Having good cinematography and sound design and editing are incredibly important elements, but I think what makes the movie transcend being just a food documentary or something along those lines is the human element. It's Jiro's character. The editor of the film, who is an incredibly talented person and longtime friend, really worked with me to focus on that aspect, because that's what's going to make it compelling to everyone. Shots of beautiful sushi are great, but that can't sustain a film. And I think we found a balance between the sushi shots and the information about the craft and the story between son and father.
On to the human element: Jiro talks about how necessary it is to fall in love with your craft and to have passion, but at the same time, he seems so disciplined that it's worth asking if you think he is having fun and enjoying himself.
Oh, sure. This is what he lives for. He's not smiling most of the time, but that's because he's concentrating so hard. The sense of satisfaction he gets from working as hard as he can every day is unparalleled. Nobody in the world sleeps better than Jiro every night, since he knows that he's given his all every single day and is pleased with it. He even says, "When I make sushi, I feel great."
There's that very tough moment when he describes his father's drinking habit and how he was on his own before he had even turned ten. It's hard to think that experience didn't contribute to his legendary work ethic.
I think he learned from his father what not to do. He has taken a very opposite approach to his life. I think a lot of people, when they are mistreated by their parents, they themselves become bad parents. Jiro is the opposite. Now, he's creating an environment for his children to thrive, even though he comes off as a stern father. He does it for the family the whole time.
Yoshikazu said that Jiro is happier than he has ever been. His work is recognized around the world and his sons are both the heads of their own restaurants.
Now, let's talk sushi. Throughout the documentary, there are variations of the phrase "this is next level" in reference to the food. It's like nothing else out there. How do you see it?
The big difference is the rice. I think a lot of sushi restaurants in the U.S., even the high-end ones, still overlook the rice. Jiro's rice is a little more vinegary than we might be used to and it's more body temperature. They cook it at very high pressure, which allows the rice to be fluffy, but at the same time, each grain retains its shape. So when you eat it, you get this wonderful blend between the fish and the rice. Jiro's mastered it. It ends up tasting like something completely new.
I've never tried snapper like I did at Jiro with that sushi rice. The combination brings out the purest essence of the fish — that's why they call it the purest sushi. His balance is flawless, and all the flavors complement each other.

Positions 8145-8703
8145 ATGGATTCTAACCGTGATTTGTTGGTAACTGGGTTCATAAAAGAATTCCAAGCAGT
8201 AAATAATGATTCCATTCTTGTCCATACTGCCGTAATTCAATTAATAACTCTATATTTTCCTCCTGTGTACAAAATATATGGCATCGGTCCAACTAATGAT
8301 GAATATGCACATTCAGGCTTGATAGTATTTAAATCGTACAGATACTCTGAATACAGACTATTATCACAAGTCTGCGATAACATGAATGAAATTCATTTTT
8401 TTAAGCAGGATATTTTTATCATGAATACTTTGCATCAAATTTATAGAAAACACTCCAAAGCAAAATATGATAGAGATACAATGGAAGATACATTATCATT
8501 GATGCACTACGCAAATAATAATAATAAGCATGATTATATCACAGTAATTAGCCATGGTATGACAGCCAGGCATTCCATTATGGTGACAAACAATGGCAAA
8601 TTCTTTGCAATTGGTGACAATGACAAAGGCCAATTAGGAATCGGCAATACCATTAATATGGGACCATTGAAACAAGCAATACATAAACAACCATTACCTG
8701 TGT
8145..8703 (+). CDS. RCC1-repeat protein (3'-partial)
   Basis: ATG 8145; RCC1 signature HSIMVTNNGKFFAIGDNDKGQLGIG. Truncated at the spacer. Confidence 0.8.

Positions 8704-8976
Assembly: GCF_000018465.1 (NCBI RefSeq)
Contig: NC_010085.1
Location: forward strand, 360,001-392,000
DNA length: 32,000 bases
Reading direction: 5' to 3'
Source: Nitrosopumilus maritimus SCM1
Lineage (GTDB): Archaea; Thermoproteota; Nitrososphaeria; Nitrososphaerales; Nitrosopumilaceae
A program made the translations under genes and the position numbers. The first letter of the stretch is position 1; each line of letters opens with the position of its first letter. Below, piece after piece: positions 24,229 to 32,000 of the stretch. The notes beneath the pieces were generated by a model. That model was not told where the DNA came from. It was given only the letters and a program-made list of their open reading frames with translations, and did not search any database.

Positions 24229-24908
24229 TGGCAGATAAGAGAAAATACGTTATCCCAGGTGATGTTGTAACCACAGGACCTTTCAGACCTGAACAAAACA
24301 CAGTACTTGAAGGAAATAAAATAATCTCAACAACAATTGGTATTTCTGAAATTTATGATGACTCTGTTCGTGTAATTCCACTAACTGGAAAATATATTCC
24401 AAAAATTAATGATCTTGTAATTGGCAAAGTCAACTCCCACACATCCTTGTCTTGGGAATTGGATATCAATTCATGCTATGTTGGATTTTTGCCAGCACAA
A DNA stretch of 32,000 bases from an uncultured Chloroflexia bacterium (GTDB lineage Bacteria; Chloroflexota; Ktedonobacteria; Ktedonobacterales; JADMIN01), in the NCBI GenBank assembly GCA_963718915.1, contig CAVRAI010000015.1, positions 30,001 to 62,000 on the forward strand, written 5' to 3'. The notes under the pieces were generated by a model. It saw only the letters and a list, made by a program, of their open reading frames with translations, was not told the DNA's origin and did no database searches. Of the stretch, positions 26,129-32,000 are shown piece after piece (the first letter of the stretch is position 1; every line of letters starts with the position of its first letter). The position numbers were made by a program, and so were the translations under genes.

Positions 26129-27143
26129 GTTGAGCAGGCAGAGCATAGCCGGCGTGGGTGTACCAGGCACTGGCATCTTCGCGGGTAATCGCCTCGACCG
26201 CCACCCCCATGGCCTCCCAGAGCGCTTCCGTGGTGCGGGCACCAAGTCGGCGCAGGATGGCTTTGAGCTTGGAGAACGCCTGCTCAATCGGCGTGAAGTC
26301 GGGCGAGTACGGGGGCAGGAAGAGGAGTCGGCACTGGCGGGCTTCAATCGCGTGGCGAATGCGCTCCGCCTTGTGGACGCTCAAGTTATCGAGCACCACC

Another thing that comes up in the piece is the possibility that there'll never be sushi as good as this once Jiro retires or, as Yamamoto puts it, "the inevitable comes." Do you agree with that?
I think that those are the stakes of the situation. Yoshikazu is going to be in the spotlight at some point and will have to fill his father's shoes. But I do think all of his apprentices and followers face an uphill battle because the fish supply and the ingredients are dwindling. It's getting harder to get good ingredients, and the prices are going up and up and up. It's a very difficult business, and to build the clientele to allow you to provide that quality is not so easy. My hope is that the film will help encourage younger sushi chefs to work as hard as Jiro and follow his philosophy.
In my opinion, Yoshikazu is a brilliant chef, and his sushi is incredible. I know that he will continue to strive for that excellence when he eventually takes over. I'll point to what Jiro mentions towards the end of the film, which is that 95% of the preparation happens in the kitchen before he even gets there. And that's an amazing testament to what a great teacher he is. His sons have picked all of that up, and the quality of Jiro will always be there with them.
Do you keep in touch with them, or did this not go beyond the documentarian/subject relationship?
I keep in touch with them and send them updates all the time. When we won the audience award at the AFI Fest, I sent them the certificate. I am so grateful to them and consider them to be dear friends. They went above and beyond the journalist/subject relationship because of how open and kind and patient they were. They did everything they could to make this the best film it could be. They are beautiful people I want to be friends with for the rest of my life. I'm planning a trip to Japan this summer to see everyone — the chefs at Jiro, the apprentices I interviewed, the guys at the fish market. I'm bringing everyone sake.